PreK-12 Market Headlines
Case Study Evaluation of a District's Galileo® Assessments in K-3
Assessment Technology Incorporated — Thursday, January 09, 2014
TUCSON, AZ/January 9, 2014 - Assessment Technology Incorporated (ATI) released a case study providing evidence that Galileo early childhood assessments in kindergarten through third grade accurately forecast student performance on the third grade statewide assessment.
Results also suggest that early intervention efforts informed by data from early childhood assessment systems can reduce student risk of failing to pass the statewide assessment at the end of third grade. As states focus on identifying and developing early childhood assessment systems, classifications of student risk as well as detailed information to support implementing effective early interventions should be considered.
This study evaluated the reliability, predictive validity, and forecasting accuracy of the Galileo K-12 Online Instructional Improvement and Instructional Effectiveness System assessments administered by a large Arizona district in kindergarten through third grade. The district has used the system since 2004.
Strong evidence was provided that Galileo assessments administered by the district in kindergarten through third grade were reliable (average reliability = 0.85). The results also provided strong evidence of the predictive validity of the Galileo assessments. High to moderate positive correlations were observed between student Developmental Level scores and scale scores on Arizona's Instrument to Measure Standards (AIMS) at the end of third grade
Forecasting accuracy for the third grade AIMS assessment based on the Galileo risk levels in kindergarten, first, second, and third grade was uniformly high, ranging from 0.86 to 0.95 dependent on the grade and subject. Students classified at higher levels of risk were more likely to fail the third grade AIMS assessment; however even students classified as moderate or high risk early on could ultimately pass the third grade AIMS assessment.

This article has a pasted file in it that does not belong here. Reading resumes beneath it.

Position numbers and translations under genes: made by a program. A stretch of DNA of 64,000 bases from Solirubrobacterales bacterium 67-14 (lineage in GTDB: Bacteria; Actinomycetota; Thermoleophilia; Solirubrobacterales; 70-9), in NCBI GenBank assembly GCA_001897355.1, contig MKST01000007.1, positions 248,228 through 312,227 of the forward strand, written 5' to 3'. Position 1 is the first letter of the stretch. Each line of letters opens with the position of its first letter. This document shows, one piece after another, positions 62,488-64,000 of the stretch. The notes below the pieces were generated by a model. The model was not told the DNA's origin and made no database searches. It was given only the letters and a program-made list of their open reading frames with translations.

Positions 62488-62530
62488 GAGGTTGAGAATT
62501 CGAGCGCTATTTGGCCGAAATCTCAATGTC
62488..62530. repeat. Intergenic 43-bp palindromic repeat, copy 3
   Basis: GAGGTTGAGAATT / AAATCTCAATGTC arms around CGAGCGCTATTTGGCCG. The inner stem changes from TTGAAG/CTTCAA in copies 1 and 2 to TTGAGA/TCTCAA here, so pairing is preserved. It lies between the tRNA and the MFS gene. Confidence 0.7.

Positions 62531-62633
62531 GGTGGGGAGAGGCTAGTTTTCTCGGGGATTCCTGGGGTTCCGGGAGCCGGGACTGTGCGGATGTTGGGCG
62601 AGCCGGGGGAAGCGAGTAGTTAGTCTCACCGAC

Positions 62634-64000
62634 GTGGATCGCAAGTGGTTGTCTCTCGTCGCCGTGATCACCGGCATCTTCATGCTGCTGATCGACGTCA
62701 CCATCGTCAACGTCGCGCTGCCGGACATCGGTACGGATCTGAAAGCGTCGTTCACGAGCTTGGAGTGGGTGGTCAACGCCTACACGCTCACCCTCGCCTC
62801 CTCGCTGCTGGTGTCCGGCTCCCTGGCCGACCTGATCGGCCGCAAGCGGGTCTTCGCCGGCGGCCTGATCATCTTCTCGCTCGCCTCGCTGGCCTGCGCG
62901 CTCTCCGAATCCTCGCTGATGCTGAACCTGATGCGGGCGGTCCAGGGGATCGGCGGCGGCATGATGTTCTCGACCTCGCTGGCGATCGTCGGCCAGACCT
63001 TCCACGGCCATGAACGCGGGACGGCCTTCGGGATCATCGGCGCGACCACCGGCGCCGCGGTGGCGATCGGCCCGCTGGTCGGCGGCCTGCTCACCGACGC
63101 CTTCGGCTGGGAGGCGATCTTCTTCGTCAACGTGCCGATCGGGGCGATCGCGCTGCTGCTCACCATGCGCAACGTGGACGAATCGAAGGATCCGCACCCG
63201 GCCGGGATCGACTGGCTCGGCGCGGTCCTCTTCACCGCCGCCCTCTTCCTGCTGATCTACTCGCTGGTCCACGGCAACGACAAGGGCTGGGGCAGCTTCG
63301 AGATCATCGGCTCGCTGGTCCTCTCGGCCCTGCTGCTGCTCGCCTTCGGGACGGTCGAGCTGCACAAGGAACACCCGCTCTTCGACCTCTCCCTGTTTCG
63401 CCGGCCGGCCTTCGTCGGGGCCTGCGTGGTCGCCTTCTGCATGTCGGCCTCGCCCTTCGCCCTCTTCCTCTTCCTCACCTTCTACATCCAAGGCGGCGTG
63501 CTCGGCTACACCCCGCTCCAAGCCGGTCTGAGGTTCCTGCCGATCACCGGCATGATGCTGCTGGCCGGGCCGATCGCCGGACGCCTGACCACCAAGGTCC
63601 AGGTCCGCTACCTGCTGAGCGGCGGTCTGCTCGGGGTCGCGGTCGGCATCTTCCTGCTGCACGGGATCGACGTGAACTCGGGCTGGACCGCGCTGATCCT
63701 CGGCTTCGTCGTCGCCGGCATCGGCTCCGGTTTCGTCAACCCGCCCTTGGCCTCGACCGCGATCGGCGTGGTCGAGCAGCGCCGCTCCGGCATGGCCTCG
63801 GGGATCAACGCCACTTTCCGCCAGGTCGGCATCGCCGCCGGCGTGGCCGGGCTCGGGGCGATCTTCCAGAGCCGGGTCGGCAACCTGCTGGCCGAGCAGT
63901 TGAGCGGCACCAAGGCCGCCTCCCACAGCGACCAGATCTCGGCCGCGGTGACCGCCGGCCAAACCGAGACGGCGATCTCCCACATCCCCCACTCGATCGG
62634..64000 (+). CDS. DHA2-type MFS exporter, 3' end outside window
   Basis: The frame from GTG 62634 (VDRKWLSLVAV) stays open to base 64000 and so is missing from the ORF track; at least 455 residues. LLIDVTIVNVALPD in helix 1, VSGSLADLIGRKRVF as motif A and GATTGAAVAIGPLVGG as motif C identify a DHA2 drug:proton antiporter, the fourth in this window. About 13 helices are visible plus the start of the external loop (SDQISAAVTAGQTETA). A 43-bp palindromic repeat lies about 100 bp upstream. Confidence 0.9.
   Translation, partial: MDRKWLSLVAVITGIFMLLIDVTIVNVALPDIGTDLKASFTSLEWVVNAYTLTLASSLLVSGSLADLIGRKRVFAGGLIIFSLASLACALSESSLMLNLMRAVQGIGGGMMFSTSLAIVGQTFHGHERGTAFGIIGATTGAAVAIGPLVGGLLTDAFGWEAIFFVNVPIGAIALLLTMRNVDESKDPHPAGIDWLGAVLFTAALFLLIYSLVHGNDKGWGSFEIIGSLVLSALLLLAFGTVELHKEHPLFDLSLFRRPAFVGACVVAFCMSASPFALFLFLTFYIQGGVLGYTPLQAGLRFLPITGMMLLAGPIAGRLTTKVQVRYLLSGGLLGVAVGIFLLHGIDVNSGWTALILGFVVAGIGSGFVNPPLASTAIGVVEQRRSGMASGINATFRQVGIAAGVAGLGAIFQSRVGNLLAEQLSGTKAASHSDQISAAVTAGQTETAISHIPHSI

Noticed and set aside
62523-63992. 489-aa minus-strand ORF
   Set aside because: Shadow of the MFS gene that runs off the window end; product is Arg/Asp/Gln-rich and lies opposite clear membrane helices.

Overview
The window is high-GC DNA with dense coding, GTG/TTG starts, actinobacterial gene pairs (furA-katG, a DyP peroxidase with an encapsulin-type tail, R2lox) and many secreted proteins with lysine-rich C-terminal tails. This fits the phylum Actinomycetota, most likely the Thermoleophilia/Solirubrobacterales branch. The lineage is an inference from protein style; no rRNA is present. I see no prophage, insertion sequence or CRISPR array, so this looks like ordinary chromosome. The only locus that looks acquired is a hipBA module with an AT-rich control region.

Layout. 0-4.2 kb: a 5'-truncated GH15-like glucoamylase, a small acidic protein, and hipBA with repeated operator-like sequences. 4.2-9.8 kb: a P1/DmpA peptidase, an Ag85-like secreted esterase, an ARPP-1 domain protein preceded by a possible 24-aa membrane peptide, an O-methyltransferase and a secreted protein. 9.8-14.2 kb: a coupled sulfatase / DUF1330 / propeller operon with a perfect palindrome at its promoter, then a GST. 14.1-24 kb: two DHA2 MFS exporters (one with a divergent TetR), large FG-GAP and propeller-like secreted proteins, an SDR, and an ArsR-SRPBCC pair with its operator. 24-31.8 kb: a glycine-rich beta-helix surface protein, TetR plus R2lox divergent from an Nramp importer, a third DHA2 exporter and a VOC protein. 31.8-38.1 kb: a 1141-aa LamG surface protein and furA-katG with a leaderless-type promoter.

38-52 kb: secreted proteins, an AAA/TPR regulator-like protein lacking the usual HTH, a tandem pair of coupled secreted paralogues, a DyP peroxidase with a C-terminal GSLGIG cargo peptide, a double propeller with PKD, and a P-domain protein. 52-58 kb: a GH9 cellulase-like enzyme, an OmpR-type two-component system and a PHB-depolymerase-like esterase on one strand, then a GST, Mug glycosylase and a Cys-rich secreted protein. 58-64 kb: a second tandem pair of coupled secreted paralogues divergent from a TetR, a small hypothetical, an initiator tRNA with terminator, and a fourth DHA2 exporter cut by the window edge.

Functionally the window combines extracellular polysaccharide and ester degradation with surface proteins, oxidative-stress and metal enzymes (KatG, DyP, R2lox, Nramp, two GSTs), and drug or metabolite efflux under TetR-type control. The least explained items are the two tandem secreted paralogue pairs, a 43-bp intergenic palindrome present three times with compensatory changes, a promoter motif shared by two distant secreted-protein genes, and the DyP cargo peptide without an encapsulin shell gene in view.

Read the full case study at ati-online.com/galileoK12/K12Research.html. The case study was written by Sarah Callahan, Ph.D., Research Scientist with ATI, located in Tucson, Arizona.
About Sarah Callahan, Ph.D., Research Scientist: Sarah Callahan received her Ph.D. in Experimental Psychology at the University of California, San Diego. Her research has focused on the unconscious cognitive and neural processes that underlie the comprehension of spoken and written language in English and Spanish. During her graduate studies, Dr. Callahan was awarded a National Science Foundation Graduate Research Fellowship as well as two National Institutes of Health pre-doctoral fellowships. Dr. Callahan joined ATI in 2010. As a research scientist with ATI, Dr. Callahan conducts research including statistical analysis of assessment data using principles and techniques based in Item Response Theory (IRT) and collaborates in the development of new approaches to assessment and instructional intervention.
About Assessment Technology Incorporated: Assessment Technology Incorporated, established in 1986, is the leading provider of instructional improvement and instructional effectiveness technology assisting today's educators in their mission to enhance learning. ATI's flagship applications, Galileo® K-12 Online and Galileo Pre-K Online, provide educators with tools and services designed to enhance learning at all stages of development from infancy through the 12th grade. Both applications are built on the principles of science, supported by a commitment to research and guided by a vision that everyone should benefit from the opportunities and transformations of technology. For more information: ati-online.com.